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3 Tips for Staging an Intervention



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Most people have seen an intervention in a movie or TV show.  These fictional events are often depicted as having a lot of drama, yelling, and tears. While that may be what you experience if you choose to stage an intervention for a loved one, it’s still worth pursuing. However, if you follow the three tips below, it’s more likely to be a smooth process that convinces them to seek help.

The Mayo Clinic has some great advice on how to organize a successful intervention, despite resistance. Some of their tips include:

  • Plan the event thoroughly
  • Perform a rehearsal,
  • Focus on compassion and avoid confrontation
  • Do not give your loved ones time to think about their decision.

Here are some more crucial recommendations for those family members that are contemplating hosting an intervention for a loved one.

TIP 1: Get the Help of a Professional Interventionist

A professional interventionist can be an invaluable asset during an intervention. Interventionists are trained to organize the intervention process, suggest resources, and facilitate the proceedings emotionally charged time.

Interventionists will have a playbook for some of the most common objections that substance-addicted individuals will have to accept treatment. A trained professional will have thought through all the necessary details including arranging for an escort to treatment for the recovering person.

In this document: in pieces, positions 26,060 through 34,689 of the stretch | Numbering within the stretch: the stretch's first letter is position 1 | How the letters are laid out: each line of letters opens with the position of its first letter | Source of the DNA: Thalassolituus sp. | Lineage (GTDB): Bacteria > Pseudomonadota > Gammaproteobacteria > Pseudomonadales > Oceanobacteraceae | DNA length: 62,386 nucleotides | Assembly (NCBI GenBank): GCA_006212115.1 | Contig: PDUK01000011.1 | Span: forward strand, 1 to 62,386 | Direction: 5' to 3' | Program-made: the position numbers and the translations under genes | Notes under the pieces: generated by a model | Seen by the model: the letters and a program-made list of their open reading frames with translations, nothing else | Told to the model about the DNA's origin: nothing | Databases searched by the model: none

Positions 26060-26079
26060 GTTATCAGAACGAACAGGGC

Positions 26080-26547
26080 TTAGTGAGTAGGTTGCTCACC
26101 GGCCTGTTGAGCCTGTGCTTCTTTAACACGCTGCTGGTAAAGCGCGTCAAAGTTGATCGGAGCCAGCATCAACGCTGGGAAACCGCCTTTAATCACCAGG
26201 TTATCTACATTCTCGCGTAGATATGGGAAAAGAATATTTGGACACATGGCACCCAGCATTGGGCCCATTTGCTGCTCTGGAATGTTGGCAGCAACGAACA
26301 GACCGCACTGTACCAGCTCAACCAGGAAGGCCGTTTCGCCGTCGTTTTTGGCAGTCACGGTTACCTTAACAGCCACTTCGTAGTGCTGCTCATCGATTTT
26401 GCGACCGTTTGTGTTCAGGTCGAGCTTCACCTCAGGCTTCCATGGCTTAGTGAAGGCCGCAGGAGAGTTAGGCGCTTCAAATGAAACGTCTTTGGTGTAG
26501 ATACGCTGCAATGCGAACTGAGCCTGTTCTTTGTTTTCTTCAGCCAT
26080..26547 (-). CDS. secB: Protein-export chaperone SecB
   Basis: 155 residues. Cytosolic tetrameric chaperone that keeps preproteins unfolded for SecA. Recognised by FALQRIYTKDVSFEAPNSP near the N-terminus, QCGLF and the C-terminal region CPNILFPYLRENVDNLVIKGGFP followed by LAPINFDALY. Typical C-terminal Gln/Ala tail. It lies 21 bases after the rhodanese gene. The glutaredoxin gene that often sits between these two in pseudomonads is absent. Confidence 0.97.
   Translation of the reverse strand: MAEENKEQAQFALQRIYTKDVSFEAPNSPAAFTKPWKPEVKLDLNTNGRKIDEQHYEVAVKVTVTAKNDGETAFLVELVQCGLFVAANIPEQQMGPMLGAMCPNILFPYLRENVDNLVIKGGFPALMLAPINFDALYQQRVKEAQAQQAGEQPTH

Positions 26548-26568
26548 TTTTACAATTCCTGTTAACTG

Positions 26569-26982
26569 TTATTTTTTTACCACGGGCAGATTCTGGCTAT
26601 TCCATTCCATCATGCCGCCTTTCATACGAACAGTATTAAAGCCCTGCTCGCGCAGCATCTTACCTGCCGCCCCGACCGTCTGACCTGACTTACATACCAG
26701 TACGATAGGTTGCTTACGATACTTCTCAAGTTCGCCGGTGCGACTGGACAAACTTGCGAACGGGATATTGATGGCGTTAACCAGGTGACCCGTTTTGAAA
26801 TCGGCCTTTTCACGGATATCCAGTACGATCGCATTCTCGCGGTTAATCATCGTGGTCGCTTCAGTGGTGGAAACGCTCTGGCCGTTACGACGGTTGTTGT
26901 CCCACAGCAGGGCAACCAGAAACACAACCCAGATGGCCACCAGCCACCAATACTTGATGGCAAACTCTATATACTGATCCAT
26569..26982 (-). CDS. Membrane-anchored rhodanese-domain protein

Tip 2: Do Your Preparation

U.S. News and World Report emphasize the importance of going into an intervention prepared. You can’t let emotions lead the way on this; you must stay focused on the goal, and that goal is to educate your loved ones and convince them to get the help they need. Go armed with facts so you don’t add misinformation to the mix.

The interventionist will likely have you prepare a written statement to read during the intervention. Having the statement written out helps avoid confusion and emotions that may dilute the sincerity of your appeal to reason.

Some other ways to make sure you stay focused on the task at hand include: obtain research from reputable sources, consulting a doctor or other expert for advice, and taking notes to use during the event.

It’s also important to have a plan in place to immediately transport the recovering individual to a treatment center. As mentioned above, you do not want to give a window of time to the recovering person during which they may change their mind about accepting the help you are offering.

Tip 3: Expect Resistance

Denial is very common during interventions. Many drug users (especially alcoholics) are functional, paving the way for them to deny the need for treatment and justify their behavior. The Substance Abuse and Mental Health Services Administration (SAMHSA) states that it’s all too common for addicts to deny they have a problem.

There are actually reasons related to brain chemistry that cause a substance-addicted individual to deny they have a problem and resist changing.  The person who is physically and mentally addicted to a drug will subconsciously equate that substance with survival. When their loved ones confront them about it and want to remove the drug of choice, it actually feels like a threat to their well-being. So, you can imagine how vehement the denial may be.

About the Author

Scott H. Silverman has been facilitating interventions in San Diego for many years.  He is the CEO of Confidential Recovery, an outpatient addiction treatment program in San Diego.